Famously devoted to their Emperor, he even referred to them as ‘my children’, the members of the ‘Old Guard’ were specially selected based on their physical traits, most notably, above average height and previous military experience and battlefield bravery.

Similarly the musicians accepted into the regiment had to be of proven musical ability and meet the same physical requirements. The sole exceptions were the young boy musicians who were often orphans or teenage children of serving Guardsmen who were trained by their elder fellow band members.

This seven-figure set includes the decoratively dressed Drum Major wearing the be-plumed bicorne alongwith TWO adult side drummers and ONE younger drummer. Alongside them are TWO more ‘Old Guard’ fifers and a junior fifer.

The seven-figure set comes in its own special box with a decorative full colour label.

Old Guard Drummer

NA502 "Old Guard Drummer"

Single, additional Side Drummers are available to enlarge your fife & drum corps.

Old Guard Fifer

NA503 "Old Guard Fifer"

As above, individual Fifers to increase the fife & drum corps.

Special Note: The Boy Musicians and the Drum Major are only available as part of the special seven-figure set.


3. "On The Streets of Old Saigon"

Once more we journey from Paris, France to the streets of what was once one of the principal cities of French Indo ChinaSaigon.


The Pink Lady Vespa Girl

VN145 "The Pink Lady Vespa Girl"

Following the success of our first three Vietnamese ‘Vespa’ girls we have had many requests from Vietnam collectors for additional variations.

Here is one more...

The traditional national dress of Vietnamese girls and women is the ‘Ao Dai’, a long, form fitting, silk tunic worn with pants and most commonly seen on special occasions such as TET, the New Year celebration or for weddings and funerals.

Before the ready availability of Western dress for Vietnamese women many schools and colleges also required their female pupils and students to wear some form of everyday ‘Ao Dais’ as part of their uniform.

This young women wears a colourful, pink-patterned version of the national costume as she navigates her gleaming white Vespa through Saigon’s bustling streets.

The Red Vespa Girls

VN150 "The Red Vespa Girls"

As two more young Vietnamese women make their way about town, the passenger here rides ‘side saddle’ as she clutches a small bunch of flowers... Perfect for any Vietnam street scene!


4. "Bluejackets In Action"

World War II U.S. Navy uniforms have a unique lineage that dates all the way back to the War of Independence.

All the uniform details such as bell-bottom trousers, neckerchiefs and sailors collars all evolved from decorative or functional items of past naval uniforms and modes of dress.

This means that when certain uniform features become several generations old, they often become ‘traditions’.

It is these traditions that still inspire pride in every sailor who wears the uniform of the United States Navy.


One tradition that began in the mid 19th Century and lasted well into the 20th Century was the term of referring to sailors as ‘bluejackets’.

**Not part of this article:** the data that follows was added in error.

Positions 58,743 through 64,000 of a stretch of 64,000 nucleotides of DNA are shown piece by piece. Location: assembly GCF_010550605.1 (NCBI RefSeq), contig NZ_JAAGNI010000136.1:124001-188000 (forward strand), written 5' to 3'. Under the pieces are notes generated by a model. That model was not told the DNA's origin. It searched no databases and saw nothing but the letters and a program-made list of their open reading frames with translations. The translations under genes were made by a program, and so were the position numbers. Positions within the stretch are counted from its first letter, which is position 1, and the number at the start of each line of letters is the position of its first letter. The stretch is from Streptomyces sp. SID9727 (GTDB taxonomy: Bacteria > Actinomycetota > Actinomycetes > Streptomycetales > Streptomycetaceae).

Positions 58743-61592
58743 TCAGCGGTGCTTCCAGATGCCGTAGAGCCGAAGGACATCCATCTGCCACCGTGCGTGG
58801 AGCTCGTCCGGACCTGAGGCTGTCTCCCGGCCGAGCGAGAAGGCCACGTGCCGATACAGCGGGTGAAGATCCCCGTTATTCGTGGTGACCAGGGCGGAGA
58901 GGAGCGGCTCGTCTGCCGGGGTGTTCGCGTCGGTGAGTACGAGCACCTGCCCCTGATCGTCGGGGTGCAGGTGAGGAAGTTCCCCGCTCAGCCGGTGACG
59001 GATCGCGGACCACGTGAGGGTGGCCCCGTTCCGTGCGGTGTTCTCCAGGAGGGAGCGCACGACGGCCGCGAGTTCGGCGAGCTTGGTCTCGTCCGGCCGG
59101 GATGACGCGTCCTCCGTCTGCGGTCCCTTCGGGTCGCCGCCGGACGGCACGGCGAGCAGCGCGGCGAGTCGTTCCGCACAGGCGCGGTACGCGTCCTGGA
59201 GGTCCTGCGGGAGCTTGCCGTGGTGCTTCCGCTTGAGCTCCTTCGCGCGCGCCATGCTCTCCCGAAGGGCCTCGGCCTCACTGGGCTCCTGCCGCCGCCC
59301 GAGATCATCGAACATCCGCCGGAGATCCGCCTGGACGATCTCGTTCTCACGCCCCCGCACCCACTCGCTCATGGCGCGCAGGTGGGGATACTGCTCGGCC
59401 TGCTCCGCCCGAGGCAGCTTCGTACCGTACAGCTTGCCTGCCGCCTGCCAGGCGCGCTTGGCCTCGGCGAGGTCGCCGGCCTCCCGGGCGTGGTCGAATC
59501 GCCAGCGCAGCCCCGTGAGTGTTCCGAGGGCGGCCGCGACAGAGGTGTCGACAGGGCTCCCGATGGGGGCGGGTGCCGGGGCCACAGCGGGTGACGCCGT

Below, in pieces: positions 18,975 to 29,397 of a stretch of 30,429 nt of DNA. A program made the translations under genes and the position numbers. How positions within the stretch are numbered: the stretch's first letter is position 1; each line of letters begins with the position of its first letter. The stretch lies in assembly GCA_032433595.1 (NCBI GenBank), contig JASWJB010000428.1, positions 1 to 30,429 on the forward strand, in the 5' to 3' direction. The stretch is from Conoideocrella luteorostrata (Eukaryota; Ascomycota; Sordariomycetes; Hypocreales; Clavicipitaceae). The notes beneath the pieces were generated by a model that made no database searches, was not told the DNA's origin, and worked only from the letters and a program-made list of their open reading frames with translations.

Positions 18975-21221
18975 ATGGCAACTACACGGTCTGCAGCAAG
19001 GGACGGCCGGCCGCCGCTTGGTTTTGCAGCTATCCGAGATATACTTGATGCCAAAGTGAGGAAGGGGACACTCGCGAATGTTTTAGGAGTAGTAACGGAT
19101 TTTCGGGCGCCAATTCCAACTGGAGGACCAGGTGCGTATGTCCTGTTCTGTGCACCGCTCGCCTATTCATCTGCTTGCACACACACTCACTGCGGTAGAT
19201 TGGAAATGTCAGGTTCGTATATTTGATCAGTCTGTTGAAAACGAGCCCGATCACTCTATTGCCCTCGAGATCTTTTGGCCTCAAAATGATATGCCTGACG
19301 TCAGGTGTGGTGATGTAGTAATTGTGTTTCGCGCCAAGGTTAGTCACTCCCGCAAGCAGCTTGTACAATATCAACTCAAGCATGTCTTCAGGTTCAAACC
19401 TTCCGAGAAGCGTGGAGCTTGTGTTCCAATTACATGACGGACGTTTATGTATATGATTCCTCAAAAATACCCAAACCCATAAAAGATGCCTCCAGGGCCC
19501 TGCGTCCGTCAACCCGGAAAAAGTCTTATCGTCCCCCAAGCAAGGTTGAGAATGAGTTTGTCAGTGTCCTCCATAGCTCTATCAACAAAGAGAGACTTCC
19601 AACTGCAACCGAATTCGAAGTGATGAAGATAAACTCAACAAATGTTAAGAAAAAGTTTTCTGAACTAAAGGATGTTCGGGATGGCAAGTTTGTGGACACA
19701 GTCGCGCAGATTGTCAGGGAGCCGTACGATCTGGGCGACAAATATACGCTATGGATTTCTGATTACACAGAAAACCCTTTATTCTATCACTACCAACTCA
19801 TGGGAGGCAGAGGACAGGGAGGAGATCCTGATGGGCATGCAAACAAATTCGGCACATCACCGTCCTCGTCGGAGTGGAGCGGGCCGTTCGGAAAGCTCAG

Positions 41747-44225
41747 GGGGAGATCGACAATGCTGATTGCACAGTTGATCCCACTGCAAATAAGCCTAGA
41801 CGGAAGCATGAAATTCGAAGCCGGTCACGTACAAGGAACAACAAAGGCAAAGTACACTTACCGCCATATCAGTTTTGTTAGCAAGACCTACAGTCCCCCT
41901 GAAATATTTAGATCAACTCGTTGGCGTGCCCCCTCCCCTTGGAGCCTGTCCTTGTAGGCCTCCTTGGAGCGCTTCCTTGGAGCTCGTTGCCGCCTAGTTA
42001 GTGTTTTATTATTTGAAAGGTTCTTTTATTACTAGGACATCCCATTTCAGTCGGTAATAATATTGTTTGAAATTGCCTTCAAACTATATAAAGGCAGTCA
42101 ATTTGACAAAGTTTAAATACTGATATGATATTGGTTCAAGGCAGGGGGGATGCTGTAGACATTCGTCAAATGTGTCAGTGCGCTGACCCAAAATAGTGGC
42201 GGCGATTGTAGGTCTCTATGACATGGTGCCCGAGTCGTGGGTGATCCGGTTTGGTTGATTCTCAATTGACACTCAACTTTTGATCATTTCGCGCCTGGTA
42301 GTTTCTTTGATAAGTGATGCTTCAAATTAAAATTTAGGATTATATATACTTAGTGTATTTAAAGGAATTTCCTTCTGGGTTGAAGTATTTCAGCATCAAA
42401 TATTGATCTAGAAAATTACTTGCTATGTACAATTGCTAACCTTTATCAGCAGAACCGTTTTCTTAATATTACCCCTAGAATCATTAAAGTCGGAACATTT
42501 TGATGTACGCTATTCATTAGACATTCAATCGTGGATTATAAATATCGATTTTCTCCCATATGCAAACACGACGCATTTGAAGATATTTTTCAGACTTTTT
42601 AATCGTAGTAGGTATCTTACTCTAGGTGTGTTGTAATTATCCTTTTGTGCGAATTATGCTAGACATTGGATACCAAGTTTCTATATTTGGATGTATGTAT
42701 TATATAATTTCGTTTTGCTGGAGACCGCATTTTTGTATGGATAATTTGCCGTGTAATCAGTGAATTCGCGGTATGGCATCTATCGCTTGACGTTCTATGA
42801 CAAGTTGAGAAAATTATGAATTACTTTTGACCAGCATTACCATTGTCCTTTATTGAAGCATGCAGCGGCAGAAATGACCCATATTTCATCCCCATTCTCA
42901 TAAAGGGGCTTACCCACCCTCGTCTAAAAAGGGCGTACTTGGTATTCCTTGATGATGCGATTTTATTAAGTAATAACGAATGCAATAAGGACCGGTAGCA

This came about from the introduction of the regulation navy-blue jumpers, bell-bottoms and caps for all enlisted seamen.

Eventually the navy blue uniform would become cold weather wear and part of the full dress parade uniform.

These latest U.S. Navy sailors / bluejackets are an alternative version of K&C’s long-retired but very popular ‘Sand Pebbles’ crew from a few year back.

Then all of our ship’s crew were dressed in ‘undress whites’ suitable for service in the tropics and the Far East.

The only exception were a pair of ‘swabbies’ on shore patrol duty. Personally speaking I’ve always liked the navy blue uniform and thought it would be fun to provide the alternative.

Although these first four sailors are in familiar poses lookout for future releases of all-new U.S. Navy sailors in their ‘bluejacket’ landing party role.

Bluejacket Marching w/Rifle

USN025 "Bluejacket Marching w/Rifle"

The M1903 Springfield Rifle was an American five-round, magazine-fed, bolt-action rifle used primarily in the first half of the 20th Century.

All of these ‘bluejackets’ are wearing web belt order complete with 10 x ammunition pouches, a water canteen and a sheathed bayonet in addition to long web gaiters.

Bluejacket Standing Firing Rifle

USN026 "Bluejacket Standing Firing Rifle"

Bluejacket Kneeling Firing Rifle

USN027 "Bluejacket Kneeling Firing Rifle"

Bluejacket Port Arms

USN028 "Bluejacket Port Arms"


5. "KOKODA: The Long Bloody Trail"

By the middle of 1942 Japan’s empire extended in depth across vast tracts of China, the Pacific and Southeast Asia. During the six months after the attack on Pearl Harbor, Hong Kong had fallen, rapidly followed by Malaya and Singapore, then the Philippines and finally, the Dutch East Indies.

Now the Japanese stood poised to attack Australia’s territory in New Guinea, just one hundred miles north of the great southern continent.

With New Guinea as a forward base Japan’s navy and airforce could attack Australia, threaten its link to America and also act as a ‘shield’ to protect its newly-acquired Dutch East Indies.

Beginning in March 1942 the Japanese had already landed at various points on the north coast of New Guinea and started to advance towards the key objective, Port Moresby, the territory’s capital and main port.